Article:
The most important set of measurements to develop are the organization’s KPIs (Key Performance Indicators). These are the top line metrics that must be achieved for the enterprise (or supporting unit, division, plant, department, group, etc.) to meet its objectives. KPIs can be both financial and qualitative, but should be highly correlated with the top priorities of the firm and the firm’s business model as developed during strategic Planning. Furthermore, if there are more than ten KPIs you probably have too many. That goes for the KPI at the enterprise level or the KPIs for any of its supporting components.
My son was part of the Colgate-Palmolive finance team from 1992 to 1997. He reports that they managed their entire worldwide operation with 10 Key Performance Indicators. The first thing every business unit’s general manager would review when presenting to the CEO would be their results against those 10 KPIs. The rest of the meeting was spent explaining how they achieved their goals or why they did not meet them. It’s hard to believe a huge Fortune 500 company could manage a global operation using 10 measurements of success, but it’s true—and it was VERY effective. Colgate is one of the most reliable businesses when it comes to consistency and predictability of revenue and earnings growth, and their KPI system is a key element of success in this regard.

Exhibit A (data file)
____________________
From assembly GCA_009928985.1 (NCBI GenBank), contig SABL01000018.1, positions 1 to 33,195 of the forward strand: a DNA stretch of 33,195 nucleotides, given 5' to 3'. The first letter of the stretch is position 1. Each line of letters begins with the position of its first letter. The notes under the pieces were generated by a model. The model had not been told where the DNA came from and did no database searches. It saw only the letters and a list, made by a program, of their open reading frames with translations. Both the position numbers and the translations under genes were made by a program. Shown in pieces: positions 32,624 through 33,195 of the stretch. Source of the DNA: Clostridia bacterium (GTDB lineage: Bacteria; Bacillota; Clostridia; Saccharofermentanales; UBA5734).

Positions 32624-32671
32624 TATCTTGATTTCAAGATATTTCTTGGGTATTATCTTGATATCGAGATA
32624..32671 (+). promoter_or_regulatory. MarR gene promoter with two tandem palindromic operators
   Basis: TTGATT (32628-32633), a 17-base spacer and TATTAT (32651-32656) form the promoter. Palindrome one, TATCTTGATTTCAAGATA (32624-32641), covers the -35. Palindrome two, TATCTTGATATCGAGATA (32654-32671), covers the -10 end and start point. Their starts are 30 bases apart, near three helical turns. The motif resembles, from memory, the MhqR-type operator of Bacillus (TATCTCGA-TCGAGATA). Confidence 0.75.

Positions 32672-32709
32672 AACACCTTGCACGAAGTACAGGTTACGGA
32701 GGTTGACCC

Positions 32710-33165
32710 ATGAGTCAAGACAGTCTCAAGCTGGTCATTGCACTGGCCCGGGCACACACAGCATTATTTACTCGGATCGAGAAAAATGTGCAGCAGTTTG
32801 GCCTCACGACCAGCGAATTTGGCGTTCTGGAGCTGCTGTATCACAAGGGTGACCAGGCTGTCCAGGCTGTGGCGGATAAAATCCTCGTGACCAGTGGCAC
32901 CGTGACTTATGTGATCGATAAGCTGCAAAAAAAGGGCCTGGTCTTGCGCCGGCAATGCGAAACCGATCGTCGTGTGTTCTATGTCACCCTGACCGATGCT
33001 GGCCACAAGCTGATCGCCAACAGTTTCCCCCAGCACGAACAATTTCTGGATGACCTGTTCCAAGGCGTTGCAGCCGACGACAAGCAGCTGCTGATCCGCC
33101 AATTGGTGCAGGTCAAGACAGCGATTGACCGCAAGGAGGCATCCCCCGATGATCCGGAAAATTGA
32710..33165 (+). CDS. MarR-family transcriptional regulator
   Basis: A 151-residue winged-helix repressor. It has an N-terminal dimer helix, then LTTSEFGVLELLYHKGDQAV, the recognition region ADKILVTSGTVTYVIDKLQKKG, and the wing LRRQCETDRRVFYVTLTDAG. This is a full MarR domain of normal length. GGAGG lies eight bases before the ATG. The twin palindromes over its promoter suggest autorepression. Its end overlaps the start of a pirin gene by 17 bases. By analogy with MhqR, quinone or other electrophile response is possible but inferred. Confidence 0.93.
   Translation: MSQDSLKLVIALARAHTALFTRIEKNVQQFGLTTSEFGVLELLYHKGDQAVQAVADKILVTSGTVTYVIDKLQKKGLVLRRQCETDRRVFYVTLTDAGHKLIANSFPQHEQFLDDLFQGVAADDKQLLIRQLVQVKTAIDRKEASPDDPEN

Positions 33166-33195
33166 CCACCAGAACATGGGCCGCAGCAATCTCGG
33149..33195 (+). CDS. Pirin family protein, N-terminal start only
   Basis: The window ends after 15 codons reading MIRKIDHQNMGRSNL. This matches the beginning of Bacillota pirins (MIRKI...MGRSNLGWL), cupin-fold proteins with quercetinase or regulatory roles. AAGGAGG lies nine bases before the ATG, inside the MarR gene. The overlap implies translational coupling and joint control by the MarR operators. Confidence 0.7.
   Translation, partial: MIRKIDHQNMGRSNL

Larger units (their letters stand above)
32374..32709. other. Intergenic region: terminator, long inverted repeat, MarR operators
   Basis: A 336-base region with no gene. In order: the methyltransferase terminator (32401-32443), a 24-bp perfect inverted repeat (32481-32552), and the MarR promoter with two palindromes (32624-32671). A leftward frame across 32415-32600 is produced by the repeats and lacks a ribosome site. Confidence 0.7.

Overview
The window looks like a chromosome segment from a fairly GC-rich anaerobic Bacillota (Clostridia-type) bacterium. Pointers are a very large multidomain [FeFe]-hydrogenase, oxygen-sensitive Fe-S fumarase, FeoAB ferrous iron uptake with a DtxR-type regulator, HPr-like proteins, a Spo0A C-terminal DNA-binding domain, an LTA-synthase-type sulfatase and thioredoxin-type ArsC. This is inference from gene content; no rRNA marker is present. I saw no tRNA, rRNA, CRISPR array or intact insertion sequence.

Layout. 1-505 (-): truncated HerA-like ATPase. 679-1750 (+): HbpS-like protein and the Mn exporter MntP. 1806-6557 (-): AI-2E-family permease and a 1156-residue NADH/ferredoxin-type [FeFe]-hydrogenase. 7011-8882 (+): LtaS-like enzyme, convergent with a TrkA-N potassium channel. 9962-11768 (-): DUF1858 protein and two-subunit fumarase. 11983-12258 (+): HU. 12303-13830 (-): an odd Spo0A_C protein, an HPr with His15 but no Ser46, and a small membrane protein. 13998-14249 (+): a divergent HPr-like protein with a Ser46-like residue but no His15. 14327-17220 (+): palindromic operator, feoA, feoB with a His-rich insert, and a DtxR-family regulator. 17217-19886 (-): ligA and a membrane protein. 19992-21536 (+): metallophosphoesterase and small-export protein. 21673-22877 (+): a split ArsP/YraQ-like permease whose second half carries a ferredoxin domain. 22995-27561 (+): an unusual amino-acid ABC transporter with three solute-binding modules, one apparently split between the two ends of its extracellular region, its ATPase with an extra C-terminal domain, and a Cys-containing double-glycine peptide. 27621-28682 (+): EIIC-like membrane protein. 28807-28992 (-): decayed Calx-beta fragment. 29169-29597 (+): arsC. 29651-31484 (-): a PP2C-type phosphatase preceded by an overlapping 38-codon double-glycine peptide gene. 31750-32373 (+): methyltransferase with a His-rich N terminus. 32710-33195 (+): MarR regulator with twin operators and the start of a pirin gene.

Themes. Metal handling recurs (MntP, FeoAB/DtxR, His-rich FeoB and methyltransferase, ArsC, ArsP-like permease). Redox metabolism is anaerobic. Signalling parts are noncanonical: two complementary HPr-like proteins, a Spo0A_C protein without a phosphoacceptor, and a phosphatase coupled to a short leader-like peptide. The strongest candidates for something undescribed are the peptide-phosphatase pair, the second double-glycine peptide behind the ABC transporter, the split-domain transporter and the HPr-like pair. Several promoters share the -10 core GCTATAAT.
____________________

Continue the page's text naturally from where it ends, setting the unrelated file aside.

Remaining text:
I spent a good portion of my career working with law firms. For them, KPIs included such metrics as leverage, effective rate, productivity, realization, days to bill and collect, client intake, closed cases, etc. Whatever the nature of a business or organization, its success depends on certain main things and those main things should be the subject of your KPIs.